Sunday 20 December 2015

So shaken are we, so wan with care, find we a time for frighted peace to pant... Wm. Shakespeare.

Anyone who knows me will be aware that I am rather tied up along with Elis in making Wader Quest, the charity that Elis and I founded to support wader conservation, a success. It has been all consuming in 2015 with lots happening, but I'm not going to bore you with that now, if you want to know more go to suffice to say that a lull in the charity's urgent needs has allowed me the luxury of cogitating upon the birds in and around our garden in the last year.

The year list for the garden for 2014 was 74 (from March onwards) and in 2015 it was 73. The funny thing is that we had some new birds with the garden list rising from that 74 to 83 by the end of 2015. Those additional 9 species mean we didn't see 10 that we had previously seen. The missed birds were; Gadwall, Great Egret, Common Sandpiper, Red-legged Partridge, Willow Warbler, Sedge Warbler, Whitethroat, Mistle Thrush, Bullfinch and Lesser Redpoll. Of these Great Egret is not a surprise as it is still a rarity and the Red-legged Partridge is the weirdest as there were actually seen in our garden but we have not seen one since, not even in the field where we often see Pheasants. The non appearance of the others disappointing to say the least.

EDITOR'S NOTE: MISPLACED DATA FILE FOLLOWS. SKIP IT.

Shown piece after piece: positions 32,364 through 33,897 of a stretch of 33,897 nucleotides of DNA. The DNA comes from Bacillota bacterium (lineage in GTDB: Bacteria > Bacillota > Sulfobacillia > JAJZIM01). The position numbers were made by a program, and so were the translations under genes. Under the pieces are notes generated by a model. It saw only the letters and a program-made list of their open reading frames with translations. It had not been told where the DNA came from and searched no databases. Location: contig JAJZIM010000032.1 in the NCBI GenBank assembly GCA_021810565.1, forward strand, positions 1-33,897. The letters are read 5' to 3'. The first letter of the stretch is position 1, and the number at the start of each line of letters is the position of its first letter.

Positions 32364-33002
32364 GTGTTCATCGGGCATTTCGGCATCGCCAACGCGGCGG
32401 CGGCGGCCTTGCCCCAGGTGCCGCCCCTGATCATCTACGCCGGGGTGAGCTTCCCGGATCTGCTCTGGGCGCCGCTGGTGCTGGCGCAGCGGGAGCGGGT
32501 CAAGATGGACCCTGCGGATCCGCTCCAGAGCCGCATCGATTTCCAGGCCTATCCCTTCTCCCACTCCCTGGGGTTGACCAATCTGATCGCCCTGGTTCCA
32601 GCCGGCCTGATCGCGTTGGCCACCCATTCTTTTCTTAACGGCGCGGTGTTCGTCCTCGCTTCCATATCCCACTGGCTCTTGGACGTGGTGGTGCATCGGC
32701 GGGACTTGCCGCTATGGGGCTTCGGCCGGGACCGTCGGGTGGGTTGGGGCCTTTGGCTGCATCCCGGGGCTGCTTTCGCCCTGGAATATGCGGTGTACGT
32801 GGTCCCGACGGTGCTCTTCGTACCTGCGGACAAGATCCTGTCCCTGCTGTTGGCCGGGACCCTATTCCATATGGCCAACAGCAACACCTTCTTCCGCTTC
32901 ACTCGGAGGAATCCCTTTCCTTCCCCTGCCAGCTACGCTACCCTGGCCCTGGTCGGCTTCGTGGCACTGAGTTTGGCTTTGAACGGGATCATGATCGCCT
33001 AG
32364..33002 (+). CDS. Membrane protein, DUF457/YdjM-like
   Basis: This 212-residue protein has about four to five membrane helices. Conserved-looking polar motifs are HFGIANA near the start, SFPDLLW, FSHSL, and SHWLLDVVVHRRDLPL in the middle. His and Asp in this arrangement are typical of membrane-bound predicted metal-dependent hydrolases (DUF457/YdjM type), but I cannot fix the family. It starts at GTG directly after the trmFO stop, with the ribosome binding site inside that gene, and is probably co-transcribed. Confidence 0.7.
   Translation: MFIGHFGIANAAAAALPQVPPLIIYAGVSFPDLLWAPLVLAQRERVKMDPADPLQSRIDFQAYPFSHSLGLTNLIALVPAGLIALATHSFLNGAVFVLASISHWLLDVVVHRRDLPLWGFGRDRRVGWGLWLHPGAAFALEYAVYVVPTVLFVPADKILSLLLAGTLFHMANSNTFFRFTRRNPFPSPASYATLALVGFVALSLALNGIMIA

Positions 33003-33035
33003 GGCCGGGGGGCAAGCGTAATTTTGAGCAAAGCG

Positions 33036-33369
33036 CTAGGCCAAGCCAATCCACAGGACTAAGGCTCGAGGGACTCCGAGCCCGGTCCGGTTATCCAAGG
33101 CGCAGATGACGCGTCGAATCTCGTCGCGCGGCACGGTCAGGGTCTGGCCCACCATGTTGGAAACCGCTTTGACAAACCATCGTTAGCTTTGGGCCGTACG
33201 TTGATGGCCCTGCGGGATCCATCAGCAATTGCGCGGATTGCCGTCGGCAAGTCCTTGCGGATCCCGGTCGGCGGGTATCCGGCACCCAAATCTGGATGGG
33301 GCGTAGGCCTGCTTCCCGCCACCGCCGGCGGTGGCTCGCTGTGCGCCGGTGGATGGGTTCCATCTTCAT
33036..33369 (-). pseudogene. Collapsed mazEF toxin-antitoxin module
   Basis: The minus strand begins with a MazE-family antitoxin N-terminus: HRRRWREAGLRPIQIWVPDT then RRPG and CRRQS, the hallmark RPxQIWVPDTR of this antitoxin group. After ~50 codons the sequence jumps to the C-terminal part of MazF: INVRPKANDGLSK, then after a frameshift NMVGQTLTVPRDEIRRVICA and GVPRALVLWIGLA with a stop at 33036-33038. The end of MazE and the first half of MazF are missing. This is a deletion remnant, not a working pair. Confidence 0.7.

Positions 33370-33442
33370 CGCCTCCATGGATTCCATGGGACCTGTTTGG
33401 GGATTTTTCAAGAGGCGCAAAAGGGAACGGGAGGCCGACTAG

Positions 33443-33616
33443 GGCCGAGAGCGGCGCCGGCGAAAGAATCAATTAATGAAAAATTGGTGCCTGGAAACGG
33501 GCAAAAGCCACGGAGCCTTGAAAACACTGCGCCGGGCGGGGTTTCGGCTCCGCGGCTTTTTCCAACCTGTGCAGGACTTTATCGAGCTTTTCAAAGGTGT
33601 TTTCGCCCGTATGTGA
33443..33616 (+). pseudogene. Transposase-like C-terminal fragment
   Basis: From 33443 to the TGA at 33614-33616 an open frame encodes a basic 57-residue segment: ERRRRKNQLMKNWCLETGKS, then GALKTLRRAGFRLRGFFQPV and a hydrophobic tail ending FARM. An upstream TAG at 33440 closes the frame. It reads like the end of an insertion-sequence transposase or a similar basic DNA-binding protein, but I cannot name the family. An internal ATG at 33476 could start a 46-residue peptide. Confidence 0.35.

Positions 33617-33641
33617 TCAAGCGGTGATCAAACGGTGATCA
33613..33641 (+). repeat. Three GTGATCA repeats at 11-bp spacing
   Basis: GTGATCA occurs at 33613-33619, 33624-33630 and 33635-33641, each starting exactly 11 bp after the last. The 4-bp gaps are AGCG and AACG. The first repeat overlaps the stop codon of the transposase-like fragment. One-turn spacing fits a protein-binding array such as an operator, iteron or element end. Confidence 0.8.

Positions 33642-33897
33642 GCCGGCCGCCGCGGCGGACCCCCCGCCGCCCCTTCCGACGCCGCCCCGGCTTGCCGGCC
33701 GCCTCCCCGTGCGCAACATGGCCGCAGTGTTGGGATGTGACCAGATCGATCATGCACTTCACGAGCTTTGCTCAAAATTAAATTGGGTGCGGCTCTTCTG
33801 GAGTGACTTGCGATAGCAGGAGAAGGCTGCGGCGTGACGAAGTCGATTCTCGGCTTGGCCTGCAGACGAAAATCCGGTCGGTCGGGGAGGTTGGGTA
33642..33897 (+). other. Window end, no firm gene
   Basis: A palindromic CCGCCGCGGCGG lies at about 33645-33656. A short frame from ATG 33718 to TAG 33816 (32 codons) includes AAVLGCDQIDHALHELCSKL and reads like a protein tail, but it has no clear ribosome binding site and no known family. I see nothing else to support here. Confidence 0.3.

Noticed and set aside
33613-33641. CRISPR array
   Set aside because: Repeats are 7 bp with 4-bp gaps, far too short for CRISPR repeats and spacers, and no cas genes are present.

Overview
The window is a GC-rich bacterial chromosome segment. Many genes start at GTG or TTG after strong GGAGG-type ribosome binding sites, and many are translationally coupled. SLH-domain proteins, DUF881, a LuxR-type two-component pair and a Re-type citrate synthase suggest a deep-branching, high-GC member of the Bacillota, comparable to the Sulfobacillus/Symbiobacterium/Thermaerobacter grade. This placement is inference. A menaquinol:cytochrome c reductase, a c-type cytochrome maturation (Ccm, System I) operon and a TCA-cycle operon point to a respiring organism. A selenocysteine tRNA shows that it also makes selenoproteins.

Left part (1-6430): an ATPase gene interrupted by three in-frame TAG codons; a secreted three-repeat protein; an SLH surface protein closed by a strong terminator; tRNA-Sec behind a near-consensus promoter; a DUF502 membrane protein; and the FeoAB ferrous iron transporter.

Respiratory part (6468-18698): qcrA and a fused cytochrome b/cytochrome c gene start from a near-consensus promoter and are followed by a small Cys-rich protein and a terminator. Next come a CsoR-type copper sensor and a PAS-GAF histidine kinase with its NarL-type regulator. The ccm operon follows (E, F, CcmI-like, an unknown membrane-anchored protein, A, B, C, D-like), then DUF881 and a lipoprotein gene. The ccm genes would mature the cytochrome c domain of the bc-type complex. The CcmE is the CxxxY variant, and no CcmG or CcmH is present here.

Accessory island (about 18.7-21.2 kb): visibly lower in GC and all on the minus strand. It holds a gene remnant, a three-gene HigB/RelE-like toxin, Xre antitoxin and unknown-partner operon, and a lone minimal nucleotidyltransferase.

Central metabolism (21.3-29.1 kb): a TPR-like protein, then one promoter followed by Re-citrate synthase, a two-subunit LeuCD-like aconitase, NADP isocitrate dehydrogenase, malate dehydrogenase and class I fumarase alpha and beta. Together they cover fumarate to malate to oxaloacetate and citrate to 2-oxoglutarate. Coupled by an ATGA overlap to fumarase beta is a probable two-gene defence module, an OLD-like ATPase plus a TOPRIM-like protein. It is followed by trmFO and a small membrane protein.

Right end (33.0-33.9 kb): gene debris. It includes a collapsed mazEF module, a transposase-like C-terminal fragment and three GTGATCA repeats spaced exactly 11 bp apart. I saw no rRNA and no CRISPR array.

'Garden' Bird of the Year for 2014 has to be the Great Egret.

Great Egret flying to roost.

Close runners up are the Red-legged Partridges, Lesser Redpoll, Sedge Warbler and Whitethroat.

One of the mysterious disappearing partridges in among the primroses.

Lesser Redpoll for just one day on the feeder.

Sedge Warbler in the field and often singing outside the kitchen window.